Obtaining any loan depends on your ability to show the lender that you’ll be able to repay it. Retired people don’t earn the bulk of their income through work. Excellent credit and substantial assets may not be enough to qualify for a mortgage, but that doesn’t mean the loan is out of reach.
Qualifying for a mortgage
Most lenders weigh the same factors when considering your loan application:
– Your credit score
– The amount of your down payment
– Your liquid assets
– Steady employment / income for the past two years
– Your debt
– Debt-to-income ratio below the lender’s threshold (usually between 36 percent and 40 percent).
How a retiree can qualify for a mortgage
The Equal Credit Opportunity Act prohibits lenders from denying mortgages to retirees if all standard criteria are met.
First and foremost, you need a great credit score. Each lender sets its own minimum, but expect it to be between 720 and 760. Retirees tend to have an advantage with regard to credit score, since most have lessened their debt load and acquired better financial habits with age.
Social Security income and pension income are always counted. The lender can gross-up the income by 25% (give you credit for 25% more income) if you don’t pay taxes on it. The best way to document Social Security or pension income is to have the funds deposited directly into your bank account. Otherwise, provide copies of the award letters from Social Security or the pension plan.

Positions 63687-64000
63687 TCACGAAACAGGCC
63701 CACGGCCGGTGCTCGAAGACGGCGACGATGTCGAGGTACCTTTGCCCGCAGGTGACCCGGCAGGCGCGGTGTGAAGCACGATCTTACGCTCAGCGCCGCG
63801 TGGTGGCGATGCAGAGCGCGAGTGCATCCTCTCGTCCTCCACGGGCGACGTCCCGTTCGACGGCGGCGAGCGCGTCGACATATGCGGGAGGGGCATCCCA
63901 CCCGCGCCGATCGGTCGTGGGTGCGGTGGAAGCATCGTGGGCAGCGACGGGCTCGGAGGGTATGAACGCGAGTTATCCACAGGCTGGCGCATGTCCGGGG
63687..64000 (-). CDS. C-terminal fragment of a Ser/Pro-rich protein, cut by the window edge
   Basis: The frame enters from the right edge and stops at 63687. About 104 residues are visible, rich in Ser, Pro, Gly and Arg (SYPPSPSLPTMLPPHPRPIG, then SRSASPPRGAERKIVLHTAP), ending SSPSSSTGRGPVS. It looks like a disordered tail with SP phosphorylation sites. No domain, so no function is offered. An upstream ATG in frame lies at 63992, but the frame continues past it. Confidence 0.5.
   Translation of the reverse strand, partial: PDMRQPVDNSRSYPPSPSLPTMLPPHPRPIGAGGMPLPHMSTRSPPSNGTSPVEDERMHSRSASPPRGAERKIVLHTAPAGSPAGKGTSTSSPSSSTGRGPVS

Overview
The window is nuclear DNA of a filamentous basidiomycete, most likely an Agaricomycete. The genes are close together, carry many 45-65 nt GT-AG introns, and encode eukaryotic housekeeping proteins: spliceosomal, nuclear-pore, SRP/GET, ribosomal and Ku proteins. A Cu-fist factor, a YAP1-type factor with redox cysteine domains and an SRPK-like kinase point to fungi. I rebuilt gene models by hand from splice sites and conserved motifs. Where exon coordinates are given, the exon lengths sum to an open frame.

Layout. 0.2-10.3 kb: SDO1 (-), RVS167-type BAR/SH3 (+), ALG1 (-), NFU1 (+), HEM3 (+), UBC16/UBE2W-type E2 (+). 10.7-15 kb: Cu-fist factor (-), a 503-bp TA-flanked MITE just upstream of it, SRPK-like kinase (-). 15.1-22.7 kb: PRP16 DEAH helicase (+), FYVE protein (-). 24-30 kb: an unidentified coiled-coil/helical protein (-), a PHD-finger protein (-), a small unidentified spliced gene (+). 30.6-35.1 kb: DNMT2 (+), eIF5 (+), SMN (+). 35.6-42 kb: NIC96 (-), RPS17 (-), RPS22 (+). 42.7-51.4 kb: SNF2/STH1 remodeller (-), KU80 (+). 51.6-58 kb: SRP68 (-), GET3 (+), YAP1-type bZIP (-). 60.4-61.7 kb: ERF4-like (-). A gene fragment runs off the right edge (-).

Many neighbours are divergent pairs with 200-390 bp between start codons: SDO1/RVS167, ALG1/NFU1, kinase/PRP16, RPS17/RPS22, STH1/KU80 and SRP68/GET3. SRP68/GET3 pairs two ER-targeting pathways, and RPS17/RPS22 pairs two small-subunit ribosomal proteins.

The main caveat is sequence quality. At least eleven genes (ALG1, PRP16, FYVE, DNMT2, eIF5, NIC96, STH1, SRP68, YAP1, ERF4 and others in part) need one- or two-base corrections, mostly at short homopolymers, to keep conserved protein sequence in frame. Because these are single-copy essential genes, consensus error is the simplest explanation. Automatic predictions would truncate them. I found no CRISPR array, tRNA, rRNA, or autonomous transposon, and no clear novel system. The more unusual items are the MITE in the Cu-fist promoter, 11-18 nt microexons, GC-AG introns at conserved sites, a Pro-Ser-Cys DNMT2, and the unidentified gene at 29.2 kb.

Job stability, even part-time, can help you qualify. But most lenders will not consider part-time employment unless you’ve had the same part-time job for at least two years.
Income from retirement accounts is a gray area. The way lenders view it varies widely. Arm yourself with two years of statements showing consistent annual dividends and the income will be more likely to be well received and considered in your favor. If you don’t receive monthly income from your retirement accounts, you might find a lender who is willing to qualify you through asset depletion – amortizing a portion of your assets and applying it as income.
In any case, you’ll need to show enough retirement income to meet the debt-to-income (DTI) ratio requirements of the lender. That means that the total amount of money you are obligated to pay each month toward debt (including the mortgage you’re applying for) cannot exceed a certain percentage of your total monthly income. For example, if the lender’s DTI limit is 40 percent and your income is $2,500 per month, the lender will want to see that you spend no more than $1,000 on all of your debt, combined, including any auto loans, credit cards, student loan payments and other debt.
Furthermore, your mortgage payment alone (including taxes and insurance) cannot exceed a separate, lower percentage, generally around 28 percent of your income.
Different lenders will probably assess your income and assets differently. If you’re having trouble getting a mortgage, don’t give up. Find a great mortgage professional who can help you secure the loan that makes the most sense for your life and your finances.